The Left in Pakistan - 2
By S. Akhtar Ehtisham
Bath , NY
Capitalists, imperialists had hitherto cherished the same hope as the Soviet communists did. They wanted fascists and communists to annihilate each other.
With the prospect of the imminent collapse of the Soviet regime leaving Hitler free to concentrate on and overwhelm the allies in Europe and monopolizing resources of the colonies, they rushed in massive amounts of arms, ammunition, logistic and financial support to the beleaguered country.
Communists of India were in an ideological quandary. They were faith-bound to support Soviet Union. They had to find a face-saving formula to find some merit in hitherto despised class enemies, the imperialists/capitalists. They fell back on Marxist doctrine. Capitalism was a necessary precursor of socialism, an essential step to achieving a classless society.
The colonists had asked for Indian National Congress (INC) support in the war effort. As a price of its support INC, in its turn, had demanded an unequivocal declaration from the British Government of intent to grant independence to India after hostilities were over. They also wanted control over the department of defense in the government of India. The British were not willing to make a firm commitment, neither were they prepared to countenance an Indian directing the activities of the British commander-in-chief in India.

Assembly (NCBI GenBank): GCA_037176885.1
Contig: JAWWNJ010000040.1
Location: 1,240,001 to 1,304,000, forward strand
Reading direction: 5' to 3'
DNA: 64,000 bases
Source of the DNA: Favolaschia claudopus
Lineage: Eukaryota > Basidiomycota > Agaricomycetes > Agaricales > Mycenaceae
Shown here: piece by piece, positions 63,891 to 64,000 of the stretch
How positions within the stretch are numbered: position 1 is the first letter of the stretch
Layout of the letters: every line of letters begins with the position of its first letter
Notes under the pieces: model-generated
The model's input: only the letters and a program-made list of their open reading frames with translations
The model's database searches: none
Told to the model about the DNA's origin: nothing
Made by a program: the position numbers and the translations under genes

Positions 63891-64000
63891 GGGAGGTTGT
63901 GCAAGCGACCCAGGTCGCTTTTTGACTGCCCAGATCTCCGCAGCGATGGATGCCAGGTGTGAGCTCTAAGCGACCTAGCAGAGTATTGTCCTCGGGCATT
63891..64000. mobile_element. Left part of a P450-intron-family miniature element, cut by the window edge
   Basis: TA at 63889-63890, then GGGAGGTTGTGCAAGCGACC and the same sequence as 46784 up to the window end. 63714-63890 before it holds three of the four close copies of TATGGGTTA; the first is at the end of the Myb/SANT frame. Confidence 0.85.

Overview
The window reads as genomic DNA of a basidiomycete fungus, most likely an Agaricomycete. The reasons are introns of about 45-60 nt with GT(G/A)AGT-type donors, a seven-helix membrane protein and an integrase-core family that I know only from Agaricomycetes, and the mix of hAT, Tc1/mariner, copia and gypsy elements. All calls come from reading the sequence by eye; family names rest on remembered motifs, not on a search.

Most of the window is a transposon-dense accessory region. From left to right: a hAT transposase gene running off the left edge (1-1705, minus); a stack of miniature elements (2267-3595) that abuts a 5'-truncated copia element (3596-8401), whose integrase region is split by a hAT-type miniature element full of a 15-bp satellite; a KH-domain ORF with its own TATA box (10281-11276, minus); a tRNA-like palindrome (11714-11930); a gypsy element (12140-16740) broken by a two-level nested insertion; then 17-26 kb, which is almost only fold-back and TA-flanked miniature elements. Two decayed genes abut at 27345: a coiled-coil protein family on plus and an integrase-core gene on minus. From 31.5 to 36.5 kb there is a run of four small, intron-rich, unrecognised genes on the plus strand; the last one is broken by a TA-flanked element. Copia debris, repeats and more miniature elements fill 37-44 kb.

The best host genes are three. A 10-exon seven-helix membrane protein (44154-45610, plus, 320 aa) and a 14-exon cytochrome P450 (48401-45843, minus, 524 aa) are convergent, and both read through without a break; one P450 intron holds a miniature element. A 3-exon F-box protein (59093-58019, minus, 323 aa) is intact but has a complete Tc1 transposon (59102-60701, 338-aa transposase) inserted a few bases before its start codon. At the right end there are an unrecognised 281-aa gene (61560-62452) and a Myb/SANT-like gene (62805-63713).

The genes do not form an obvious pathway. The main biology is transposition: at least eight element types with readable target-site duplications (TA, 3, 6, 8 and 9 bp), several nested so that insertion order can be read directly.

INC ministries resigned in a huff, and Gandhi gave a call for Quit India movement.
Congress Party of India (CPI) had to take an extremely unpopular stand of supporting the colonial masters, against the tide of overwhelming public sentiment. They had to rechristen, what had the day before been an imperialist/capitalist war, as peoples war. Communist stalwarts and staunch fellow travelers willingly accepted army commissions. Only the initiated can appreciate it, but Faiz must have looked a sight in a military uniform. He was the leading leftist-revolutionary poet of Urdu. He taught English in a college and was to be the Chief Editor of the leading publishing house of the country, Progressive Newspapers of Pakistan and a recipient of Lenin Peace Prize. He was, as is the wont of academics, bohemian in his habits and did not quite fit the image of an officer in a spit and polish army. He joined All India Radio and was given the rank of Captain. (He eventually rose to the rank of Lt Colonel.)
But the CPI had to pay a heavy price for supporting the colonial masters. They were accused of supporting anti-national interests, of being traitors to the cause and were effectively marginalized by the INC.